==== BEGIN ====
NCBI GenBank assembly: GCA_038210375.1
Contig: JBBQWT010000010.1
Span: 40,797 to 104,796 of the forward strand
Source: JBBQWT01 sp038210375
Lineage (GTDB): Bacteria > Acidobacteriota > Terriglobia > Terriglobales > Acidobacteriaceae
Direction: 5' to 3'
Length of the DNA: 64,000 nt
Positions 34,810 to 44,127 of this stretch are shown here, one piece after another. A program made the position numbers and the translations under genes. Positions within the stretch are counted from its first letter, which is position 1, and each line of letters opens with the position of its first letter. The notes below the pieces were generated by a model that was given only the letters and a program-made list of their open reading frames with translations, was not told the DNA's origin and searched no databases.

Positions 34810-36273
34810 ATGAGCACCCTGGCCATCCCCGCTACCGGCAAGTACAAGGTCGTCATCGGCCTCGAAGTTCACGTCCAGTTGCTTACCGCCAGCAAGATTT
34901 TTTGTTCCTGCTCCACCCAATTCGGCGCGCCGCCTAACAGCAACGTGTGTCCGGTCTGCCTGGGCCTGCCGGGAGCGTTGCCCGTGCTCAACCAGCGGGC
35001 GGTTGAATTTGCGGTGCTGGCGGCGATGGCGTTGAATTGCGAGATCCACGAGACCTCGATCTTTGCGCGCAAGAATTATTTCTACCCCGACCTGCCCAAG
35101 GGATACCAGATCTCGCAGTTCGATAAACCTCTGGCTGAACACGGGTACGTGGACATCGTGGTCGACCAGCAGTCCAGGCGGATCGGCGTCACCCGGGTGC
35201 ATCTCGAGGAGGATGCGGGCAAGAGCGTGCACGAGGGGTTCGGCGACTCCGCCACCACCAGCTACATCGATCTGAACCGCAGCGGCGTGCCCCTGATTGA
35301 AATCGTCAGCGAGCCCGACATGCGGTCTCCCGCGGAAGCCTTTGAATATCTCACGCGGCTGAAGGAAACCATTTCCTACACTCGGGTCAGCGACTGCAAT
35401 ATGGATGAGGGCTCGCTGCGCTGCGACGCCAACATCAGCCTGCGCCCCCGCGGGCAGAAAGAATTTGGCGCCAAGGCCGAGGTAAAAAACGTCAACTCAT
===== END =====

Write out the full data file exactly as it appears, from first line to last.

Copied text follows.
NCBI GenBank assembly: GCA_038210375.1
Contig: JBBQWT010000010.1
Span: 40,797 to 104,796 of the forward strand
Source: JBBQWT01 sp038210375
Lineage (GTDB): Bacteria > Acidobacteriota > Terriglobia > Terriglobales > Acidobacteriaceae
Direction: 5' to 3'
Length of the DNA: 64,000 nt
Positions 34,810 to 44,127 of this stretch are shown here, one piece after another. A program made the position numbers and the translations under genes. Positions within the stretch are counted from its first letter, which is position 1, and each line of letters opens with the position of its first letter. The notes below the pieces were generated by a model that was given only the letters and a program-made list of their open reading frames with translations, was not told the DNA's origin and searched no databases.

Positions 34810-36273
34810 ATGAGCACCCTGGCCATCCCCGCTACCGGCAAGTACAAGGTCGTCATCGGCCTCGAAGTTCACGTCCAGTTGCTTACCGCCAGCAAGATTT
34901 TTTGTTCCTGCTCCACCCAATTCGGCGCGCCGCCTAACAGCAACGTGTGTCCGGTCTGCCTGGGCCTGCCGGGAGCGTTGCCCGTGCTCAACCAGCGGGC
35001 GGTTGAATTTGCGGTGCTGGCGGCGATGGCGTTGAATTGCGAGATCCACGAGACCTCGATCTTTGCGCGCAAGAATTATTTCTACCCCGACCTGCCCAAG
35101 GGATACCAGATCTCGCAGTTCGATAAACCTCTGGCTGAACACGGGTACGTGGACATCGTGGTCGACCAGCAGTCCAGGCGGATCGGCGTCACCCGGGTGC
35201 ATCTCGAGGAGGATGCGGGCAAGAGCGTGCACGAGGGGTTCGGCGACTCCGCCACCACCAGCTACATCGATCTGAACCGCAGCGGCGTGCCCCTGATTGA
35301 AATCGTCAGCGAGCCCGACATGCGGTCTCCCGCGGAAGCCTTTGAATATCTCACGCGGCTGAAGGAAACCATTTCCTACACTCGGGTCAGCGACTGCAAT
35401 ATGGATGAGGGCTCGCTGCGCTGCGACGCCAACATCAGCCTGCGCCCCCGCGGGCAGAAAGAATTTGGCGCCAAGGCCGAGGTAAAAAACGTCAACTCAT